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WPGM Recommends: Daughter – Not To Disappear (Album Review)

The second album from London trio Daughter embodies the sound of their first to a tee, if not a bit more atmospheric, which, having already gotten lost in the moody, hushed electronics of their debut, seemed nearly impossible. The main difference has been the subtle change in the band’s lyrics, from the often deep and melancholic yet abstract verses in their debut to more concrete, real-world stories and concepts in their second album, though these prove to be no less despondent.

The band was formed in 2010 by North London native Elena Tonra who, after performing around London under her own name, realised that, that kind of performing just wasn’t for her. Igor Haefeli attended one of her shows and was entranced by her stage presence, and the duo began performing together with Haefeli on electric guitar, and soon after, drummer Remi Aguilella joined the band.

After releasing two EPs in 2011, Daughter announced their signing to UK label 4AD and in 2013 released their debut album If You Leave, which charted at number 16 in the UK. Not To Disappear, their sophomore album, was released by 4AD on 15 January.

The album’s leading track, “New Ways”, fades in and gains an echoing drum beat that flits between one’s earphones, fittingly reminiscent of a racing heartbeat, which leads into a catchy guitar riff. Tonra’s hushed vocals join in, lamenting not having ways besides dirty thoughts to waste her time. The verse leads into a soaring interlude of acoustic mixed with electric, the same thudding heartbeat permeating throughout.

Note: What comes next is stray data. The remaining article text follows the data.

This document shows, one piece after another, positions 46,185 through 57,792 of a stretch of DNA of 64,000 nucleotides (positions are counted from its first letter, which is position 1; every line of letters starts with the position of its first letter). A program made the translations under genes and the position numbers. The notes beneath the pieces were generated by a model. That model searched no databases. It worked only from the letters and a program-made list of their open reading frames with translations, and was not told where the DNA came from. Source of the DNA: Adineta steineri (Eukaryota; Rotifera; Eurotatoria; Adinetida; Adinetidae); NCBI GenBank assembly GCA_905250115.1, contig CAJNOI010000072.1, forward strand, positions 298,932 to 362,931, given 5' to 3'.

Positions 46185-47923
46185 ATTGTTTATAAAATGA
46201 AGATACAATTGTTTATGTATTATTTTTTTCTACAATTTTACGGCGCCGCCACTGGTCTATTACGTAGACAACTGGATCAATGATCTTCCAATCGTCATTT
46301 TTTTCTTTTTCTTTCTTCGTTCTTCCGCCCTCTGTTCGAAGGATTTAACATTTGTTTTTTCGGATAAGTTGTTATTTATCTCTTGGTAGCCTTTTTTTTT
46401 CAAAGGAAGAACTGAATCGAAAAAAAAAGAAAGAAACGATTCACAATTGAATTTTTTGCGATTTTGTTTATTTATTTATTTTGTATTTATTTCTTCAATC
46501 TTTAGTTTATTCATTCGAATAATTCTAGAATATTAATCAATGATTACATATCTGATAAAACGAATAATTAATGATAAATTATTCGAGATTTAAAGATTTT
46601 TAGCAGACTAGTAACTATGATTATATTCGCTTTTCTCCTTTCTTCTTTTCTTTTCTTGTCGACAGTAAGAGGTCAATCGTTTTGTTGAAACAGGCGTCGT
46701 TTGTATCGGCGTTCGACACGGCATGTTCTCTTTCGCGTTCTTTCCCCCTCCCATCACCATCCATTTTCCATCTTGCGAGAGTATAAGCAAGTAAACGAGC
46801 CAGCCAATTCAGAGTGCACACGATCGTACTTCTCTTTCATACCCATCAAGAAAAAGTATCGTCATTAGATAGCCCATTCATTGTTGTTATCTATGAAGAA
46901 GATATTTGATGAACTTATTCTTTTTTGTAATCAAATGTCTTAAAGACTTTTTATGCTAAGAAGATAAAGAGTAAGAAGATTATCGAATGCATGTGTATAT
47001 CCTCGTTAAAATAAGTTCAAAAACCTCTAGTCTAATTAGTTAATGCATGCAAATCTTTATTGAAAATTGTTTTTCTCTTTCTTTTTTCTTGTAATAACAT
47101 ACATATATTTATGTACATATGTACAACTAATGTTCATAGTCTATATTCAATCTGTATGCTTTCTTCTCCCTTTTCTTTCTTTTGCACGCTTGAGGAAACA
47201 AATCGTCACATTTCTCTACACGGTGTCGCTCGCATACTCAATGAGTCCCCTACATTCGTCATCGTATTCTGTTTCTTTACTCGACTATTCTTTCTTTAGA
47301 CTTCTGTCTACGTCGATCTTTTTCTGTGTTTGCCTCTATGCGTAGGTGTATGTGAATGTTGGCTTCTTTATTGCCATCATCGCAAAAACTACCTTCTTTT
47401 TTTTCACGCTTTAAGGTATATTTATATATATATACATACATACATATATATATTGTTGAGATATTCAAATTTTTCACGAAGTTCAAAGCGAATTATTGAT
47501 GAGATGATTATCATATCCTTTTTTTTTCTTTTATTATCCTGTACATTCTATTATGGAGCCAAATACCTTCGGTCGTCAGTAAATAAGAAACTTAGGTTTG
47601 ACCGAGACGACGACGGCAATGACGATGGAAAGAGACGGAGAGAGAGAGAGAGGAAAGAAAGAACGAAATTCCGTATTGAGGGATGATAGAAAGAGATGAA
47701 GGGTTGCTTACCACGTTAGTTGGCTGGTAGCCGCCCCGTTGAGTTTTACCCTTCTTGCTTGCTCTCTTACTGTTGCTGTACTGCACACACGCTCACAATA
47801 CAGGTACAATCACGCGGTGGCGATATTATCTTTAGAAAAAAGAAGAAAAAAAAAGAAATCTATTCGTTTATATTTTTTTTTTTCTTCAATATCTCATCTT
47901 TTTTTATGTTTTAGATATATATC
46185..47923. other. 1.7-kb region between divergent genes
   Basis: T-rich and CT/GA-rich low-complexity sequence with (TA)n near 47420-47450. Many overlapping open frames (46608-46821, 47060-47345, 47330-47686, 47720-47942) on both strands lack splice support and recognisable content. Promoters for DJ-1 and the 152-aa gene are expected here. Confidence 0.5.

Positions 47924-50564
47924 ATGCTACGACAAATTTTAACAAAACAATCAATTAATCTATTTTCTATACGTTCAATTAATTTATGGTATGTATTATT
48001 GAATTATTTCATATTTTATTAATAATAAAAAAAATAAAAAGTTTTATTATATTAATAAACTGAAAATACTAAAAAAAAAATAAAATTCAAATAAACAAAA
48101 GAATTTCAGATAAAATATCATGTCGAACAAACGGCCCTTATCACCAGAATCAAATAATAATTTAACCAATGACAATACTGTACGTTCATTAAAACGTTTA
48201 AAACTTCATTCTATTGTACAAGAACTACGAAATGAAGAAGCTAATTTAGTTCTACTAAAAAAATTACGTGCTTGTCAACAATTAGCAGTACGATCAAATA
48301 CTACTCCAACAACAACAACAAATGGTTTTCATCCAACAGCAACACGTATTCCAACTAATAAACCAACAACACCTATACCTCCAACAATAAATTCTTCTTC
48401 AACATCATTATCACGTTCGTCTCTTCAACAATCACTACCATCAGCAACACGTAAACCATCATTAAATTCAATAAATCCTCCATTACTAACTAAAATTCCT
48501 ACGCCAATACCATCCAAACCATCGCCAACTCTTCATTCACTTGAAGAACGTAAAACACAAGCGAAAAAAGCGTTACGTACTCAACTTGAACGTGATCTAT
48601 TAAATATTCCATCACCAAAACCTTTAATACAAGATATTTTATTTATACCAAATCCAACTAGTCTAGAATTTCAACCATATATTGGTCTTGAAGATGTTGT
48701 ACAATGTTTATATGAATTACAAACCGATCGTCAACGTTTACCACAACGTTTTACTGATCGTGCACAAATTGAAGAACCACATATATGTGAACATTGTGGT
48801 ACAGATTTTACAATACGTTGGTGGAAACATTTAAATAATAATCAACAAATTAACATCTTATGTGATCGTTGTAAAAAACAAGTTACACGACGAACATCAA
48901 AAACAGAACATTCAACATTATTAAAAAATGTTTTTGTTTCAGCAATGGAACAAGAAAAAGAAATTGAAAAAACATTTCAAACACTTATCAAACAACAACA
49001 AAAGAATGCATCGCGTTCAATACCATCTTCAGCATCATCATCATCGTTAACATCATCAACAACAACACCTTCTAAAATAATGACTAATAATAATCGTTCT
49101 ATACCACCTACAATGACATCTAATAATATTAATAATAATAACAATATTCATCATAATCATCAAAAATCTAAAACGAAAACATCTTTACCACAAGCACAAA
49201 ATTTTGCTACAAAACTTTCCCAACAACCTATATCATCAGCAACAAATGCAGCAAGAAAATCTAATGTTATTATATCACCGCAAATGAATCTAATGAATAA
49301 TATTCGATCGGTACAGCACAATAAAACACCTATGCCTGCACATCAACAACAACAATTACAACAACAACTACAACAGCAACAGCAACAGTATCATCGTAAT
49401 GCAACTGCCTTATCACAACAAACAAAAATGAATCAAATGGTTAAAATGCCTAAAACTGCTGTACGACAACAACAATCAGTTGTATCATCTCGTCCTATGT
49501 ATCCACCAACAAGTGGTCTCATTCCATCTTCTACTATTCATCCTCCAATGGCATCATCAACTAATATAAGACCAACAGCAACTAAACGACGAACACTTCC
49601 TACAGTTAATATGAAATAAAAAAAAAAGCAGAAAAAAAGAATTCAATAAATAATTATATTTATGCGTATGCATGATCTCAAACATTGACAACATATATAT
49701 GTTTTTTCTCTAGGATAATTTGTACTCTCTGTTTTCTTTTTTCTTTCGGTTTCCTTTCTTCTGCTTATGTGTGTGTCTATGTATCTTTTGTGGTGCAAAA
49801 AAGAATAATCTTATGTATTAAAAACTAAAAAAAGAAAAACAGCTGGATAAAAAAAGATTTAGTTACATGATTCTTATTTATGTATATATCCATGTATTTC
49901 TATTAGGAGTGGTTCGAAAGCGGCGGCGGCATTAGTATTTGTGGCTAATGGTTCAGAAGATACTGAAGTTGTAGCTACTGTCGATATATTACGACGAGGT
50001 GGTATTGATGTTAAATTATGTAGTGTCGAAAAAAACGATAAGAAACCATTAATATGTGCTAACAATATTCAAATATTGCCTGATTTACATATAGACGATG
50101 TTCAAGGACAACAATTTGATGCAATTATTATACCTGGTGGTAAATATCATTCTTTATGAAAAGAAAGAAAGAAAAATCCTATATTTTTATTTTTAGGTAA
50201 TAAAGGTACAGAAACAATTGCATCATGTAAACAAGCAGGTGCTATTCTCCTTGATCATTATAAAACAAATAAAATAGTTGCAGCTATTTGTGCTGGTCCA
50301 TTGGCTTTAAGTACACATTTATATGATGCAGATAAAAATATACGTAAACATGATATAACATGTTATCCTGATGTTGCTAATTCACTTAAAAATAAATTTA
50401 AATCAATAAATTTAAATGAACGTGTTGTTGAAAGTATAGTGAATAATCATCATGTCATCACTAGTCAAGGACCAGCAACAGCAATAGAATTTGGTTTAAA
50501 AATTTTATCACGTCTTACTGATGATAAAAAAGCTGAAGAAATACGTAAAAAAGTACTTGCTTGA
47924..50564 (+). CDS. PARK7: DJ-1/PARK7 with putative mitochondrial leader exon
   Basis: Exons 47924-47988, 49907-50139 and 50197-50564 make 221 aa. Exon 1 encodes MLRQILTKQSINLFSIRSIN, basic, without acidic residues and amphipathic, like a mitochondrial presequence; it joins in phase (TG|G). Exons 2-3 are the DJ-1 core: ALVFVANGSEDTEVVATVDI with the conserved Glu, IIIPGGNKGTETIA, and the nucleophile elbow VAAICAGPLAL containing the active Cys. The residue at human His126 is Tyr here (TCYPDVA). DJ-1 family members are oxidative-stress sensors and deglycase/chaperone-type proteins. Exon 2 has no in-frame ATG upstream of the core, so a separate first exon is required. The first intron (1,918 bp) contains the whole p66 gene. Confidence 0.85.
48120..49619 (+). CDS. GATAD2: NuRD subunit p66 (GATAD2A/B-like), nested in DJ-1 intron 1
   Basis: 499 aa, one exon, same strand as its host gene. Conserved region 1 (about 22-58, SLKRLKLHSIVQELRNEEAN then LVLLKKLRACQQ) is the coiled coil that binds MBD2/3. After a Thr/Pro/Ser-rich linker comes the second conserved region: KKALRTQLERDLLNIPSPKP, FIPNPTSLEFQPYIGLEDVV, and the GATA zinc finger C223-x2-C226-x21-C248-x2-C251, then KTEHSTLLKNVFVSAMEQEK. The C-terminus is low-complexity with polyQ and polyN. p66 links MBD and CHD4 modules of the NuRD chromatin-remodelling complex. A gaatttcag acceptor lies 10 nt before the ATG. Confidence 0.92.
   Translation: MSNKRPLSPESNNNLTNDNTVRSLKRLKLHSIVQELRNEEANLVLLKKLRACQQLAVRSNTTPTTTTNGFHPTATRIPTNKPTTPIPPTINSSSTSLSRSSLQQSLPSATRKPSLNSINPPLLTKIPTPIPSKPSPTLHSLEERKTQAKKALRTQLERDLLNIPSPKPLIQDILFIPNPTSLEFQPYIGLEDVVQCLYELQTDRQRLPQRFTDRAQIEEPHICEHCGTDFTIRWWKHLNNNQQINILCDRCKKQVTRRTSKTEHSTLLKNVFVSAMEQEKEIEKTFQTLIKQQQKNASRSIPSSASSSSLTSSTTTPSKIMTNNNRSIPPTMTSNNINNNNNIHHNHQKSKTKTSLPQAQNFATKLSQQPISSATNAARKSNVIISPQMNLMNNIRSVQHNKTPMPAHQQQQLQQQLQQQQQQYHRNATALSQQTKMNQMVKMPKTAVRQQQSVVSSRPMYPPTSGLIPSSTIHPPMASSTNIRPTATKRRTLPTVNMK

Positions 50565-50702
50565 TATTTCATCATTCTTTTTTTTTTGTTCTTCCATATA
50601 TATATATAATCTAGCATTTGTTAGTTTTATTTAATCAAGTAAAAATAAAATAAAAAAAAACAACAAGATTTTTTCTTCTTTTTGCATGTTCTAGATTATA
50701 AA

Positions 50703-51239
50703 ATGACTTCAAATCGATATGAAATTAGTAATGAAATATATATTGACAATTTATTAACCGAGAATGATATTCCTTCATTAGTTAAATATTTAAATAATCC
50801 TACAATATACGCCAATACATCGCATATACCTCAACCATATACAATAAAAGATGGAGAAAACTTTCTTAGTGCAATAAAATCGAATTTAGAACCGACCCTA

The vocals return, with Tonra describing her longing to get “out”, first of herself, then of her relationship, but admits that there’s something in her lover that she can’t be without. This track sets the right mood to kick off the album, and after a repetition of the bridge and chorus, fades suddenly to a hush.

The second track, “Numbers”, kicks off with a woodier beat than the previous song, and leads into a mellower riff. The deconstruction and fervent repetition of the simple line “He better make me better” in the bridge leads into a slight rewrite of the song’s chorus, a repetition of “I feel numb in this kingdom”. The fast-paced, almost erratic beat towards the end is reminiscent in style to The National’s Bryan Devendorf, notorious for almost having a feeling of being ahead of the song and pulling it along by its ears, giving the song a sense of subtle urgency.

Doing the Right Thing”, which was the promotional single for the album, follows in a similar vein, with a similar woody drumbeat permeating the soft, ringing instrumental. It follows the narrator’s struggle with mental illness, losing their loved ones and being left alone. “How” follows with a soaring instrumental under longing-filled lyrics, and then “Mother” with a painful, almost reluctant account of motherhood.